I had a chance to put my paws on the much anticipated Slayer a few days ago. It's a pretty slick machine, with a good amount of potential.
The model I played with was a pre-produciton, and by the admission of Jason (Slayer's father) , there are a good number of kinks to work out. For instance, he plans to rotate the steam wand assembly upward to improve mobility and better position them over the drip tray. I opted not to nip pick on this stuff and just focus to the machine's coffee producing ability.
The Slayer group head design is the most unique aspect of the machine.
There is no solenoid valve. The flow of water is controlled through a very precisely machined mechanical valve. So precise that the valve on the right group was leaking a bit, due to the fact that Jason machined it himself (Jason assured me that this issue is already resolved). I'm a bit concerned about the way this valve will wear, and its susceptibility to scale, but I trust Jason has considered both.
The claim to fame with this value is that water doesn't leave the group/boiler (that is until it exits to extract the coffee). The valve is designed to provide a pre-infuse pressure by restricting the flow. The pre-infuse is not progressive; it has two discrete stages: pre-infuse and full-on. At full-on (group paddle at the full left position) the valve is open and the only flow restriction is the 0.6 mm giggler. At pre-infuse, the valve is partially closed restricting the pressure to a set value. The machine I tested had a different pre-infuse pressure setup on each group (2, 3, and 4 bars). This allowed us to compare the direct effect of each pressure. The difference between
the pre-infuse on this machine and a Synesso is that the pump activates as soon as the paddle is moved to the pre-infuse position and the pre-infuse is achieved through flow restriction (as opposed to line pressure, with the Synesso). This allows for pre-infuse in one group while another group is at full pressure, but it also drastically changes the water flow/pressure dynamic (more on this below).
To control brewing temperature the three smaller brew boilers are fed with a preheat boiler. The preheat boiler is PID'd and was set to 160F, which according to Jason (and our tests) was probably a bit low. But this temperature is configurable, a nice feature. I don't recall the sizes of the brew boilers and preheat boiler (wish I'd written them down!). Each brew boiler is equipped with a separate Fuji PXR temperature controller. The thermocouples are mounted in a unique position right next to the outlet valve, as opposed to near to the water inlet on the Synesso and Zocco. I'm not sure how this placement will affect element response time (as the thermocouple is reading a more stable part of the boiler), but one great result is that, as indicated by the picture above, WYSIWYG on the controller display (less some ramp-up loss, due to dispersion). This would allow a barista to watch the dispensed temperature during a shot, if desired.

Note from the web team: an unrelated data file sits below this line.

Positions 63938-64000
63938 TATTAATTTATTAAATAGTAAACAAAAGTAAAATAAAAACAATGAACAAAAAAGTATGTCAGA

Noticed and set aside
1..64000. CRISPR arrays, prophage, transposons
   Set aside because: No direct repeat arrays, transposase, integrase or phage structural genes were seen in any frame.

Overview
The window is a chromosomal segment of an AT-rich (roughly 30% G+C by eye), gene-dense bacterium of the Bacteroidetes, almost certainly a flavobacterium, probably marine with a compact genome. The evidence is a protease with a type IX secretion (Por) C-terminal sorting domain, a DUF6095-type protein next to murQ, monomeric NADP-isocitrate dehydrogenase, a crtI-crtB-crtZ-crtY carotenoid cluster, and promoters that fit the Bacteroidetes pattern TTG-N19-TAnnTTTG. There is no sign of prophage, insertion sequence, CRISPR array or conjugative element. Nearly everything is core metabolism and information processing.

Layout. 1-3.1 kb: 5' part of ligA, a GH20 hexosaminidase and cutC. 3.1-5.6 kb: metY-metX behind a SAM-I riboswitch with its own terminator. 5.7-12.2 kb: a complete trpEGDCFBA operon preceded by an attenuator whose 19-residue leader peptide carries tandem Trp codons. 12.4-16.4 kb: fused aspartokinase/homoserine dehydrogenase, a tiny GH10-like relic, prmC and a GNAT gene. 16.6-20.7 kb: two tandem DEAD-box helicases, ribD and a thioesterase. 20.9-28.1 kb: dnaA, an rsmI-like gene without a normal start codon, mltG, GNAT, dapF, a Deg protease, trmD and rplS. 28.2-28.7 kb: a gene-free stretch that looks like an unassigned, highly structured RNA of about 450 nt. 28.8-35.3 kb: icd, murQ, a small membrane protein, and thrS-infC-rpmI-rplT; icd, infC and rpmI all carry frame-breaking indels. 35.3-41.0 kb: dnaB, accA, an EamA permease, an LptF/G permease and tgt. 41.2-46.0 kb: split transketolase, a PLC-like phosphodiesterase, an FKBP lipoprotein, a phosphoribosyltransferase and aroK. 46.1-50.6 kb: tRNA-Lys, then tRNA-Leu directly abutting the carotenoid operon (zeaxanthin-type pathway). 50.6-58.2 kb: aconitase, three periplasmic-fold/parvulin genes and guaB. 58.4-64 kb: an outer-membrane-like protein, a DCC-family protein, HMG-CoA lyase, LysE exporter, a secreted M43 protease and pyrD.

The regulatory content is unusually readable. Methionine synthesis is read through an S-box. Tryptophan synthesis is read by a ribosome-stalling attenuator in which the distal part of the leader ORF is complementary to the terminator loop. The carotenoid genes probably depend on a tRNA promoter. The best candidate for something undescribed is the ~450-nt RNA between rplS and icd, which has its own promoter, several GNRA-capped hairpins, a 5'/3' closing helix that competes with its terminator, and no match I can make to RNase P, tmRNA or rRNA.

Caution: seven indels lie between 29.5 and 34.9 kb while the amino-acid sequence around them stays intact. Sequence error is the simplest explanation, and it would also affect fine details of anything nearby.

During our testing the temperature was fluctuating significantly (the setpoint was 201, and the actual temperature ranged from 197 to 202). According to Jason, he hasn't had a chance to iron-out the PID parameters yet and that should cure the problem (raising the temp of the preheat boiler should help as well). This slowed-up our shot pulling, but with a bit of patience (to wait for the boiler to recover), I feel that temperature variations weren't significantly affecting the outcome of our tests.
Now to the shots (we brought some of our espresso roasted by Paradise Roasters)
First we dialed the coffee using full pressure (moving the group paddle all the way left, without stopping at the pre-infuse). With a bit of dialing, we managed (waiting between shots for the group temp to recover) to get our espresso tasting like it does on our Synesso. Then we started to play.
Jason's suggestion was to put the paddle to the pre-infuse position, wait for the first drop to fall, then go to the full-on position for 1 second before returning to the pre-infuse. According to Jason, this emulated a lever machine pressure profile. We watched on the pressure gauge as the pressure slowly ramped up, held full, then ramped down slowly. The shots tasted good, with slightly improved sweetness and a softened acidity, but with a muddled flavor. The real improvement came when we fined up the grind (dropping the dose) and lightened up on the tamp; a common approach to pull a lever shot. The result was fantastic sweetness, a silky body and all the same flavor articulation that we experienced with full pressure.
All this begs the question: how does this differ from Synesso? The way I see it is that the major difference is water flow. Because the flow is so restricted, pressure transitions occur more slowly. On both the upswing (from pre-infuse to full-on) and downswing (from full-on back to pre-infuse). On the Synesso, with a much higher flow rate, the pressure drops quite rapidly if you try to return a full-on shot to pre-infuse (btw, my testing shows negative results, if this is attempted).
My initial impression, after only a few hours of tinkering, is that Slayer is not quite a revolution in brewing, but an excellent step in the right direction. It might be difficult to get great repeatable results from a high volume cafe, such as ours (I'm still pretty enamored with automated pressure profiling), but full credit to Jason and his crew for putting together a great machine, and pushing the industry forward.
Parting note: we didn't talk about the details of servicing the machine, but Jason assured me that as a machine tech himself, he'd put thought into making it serviceable.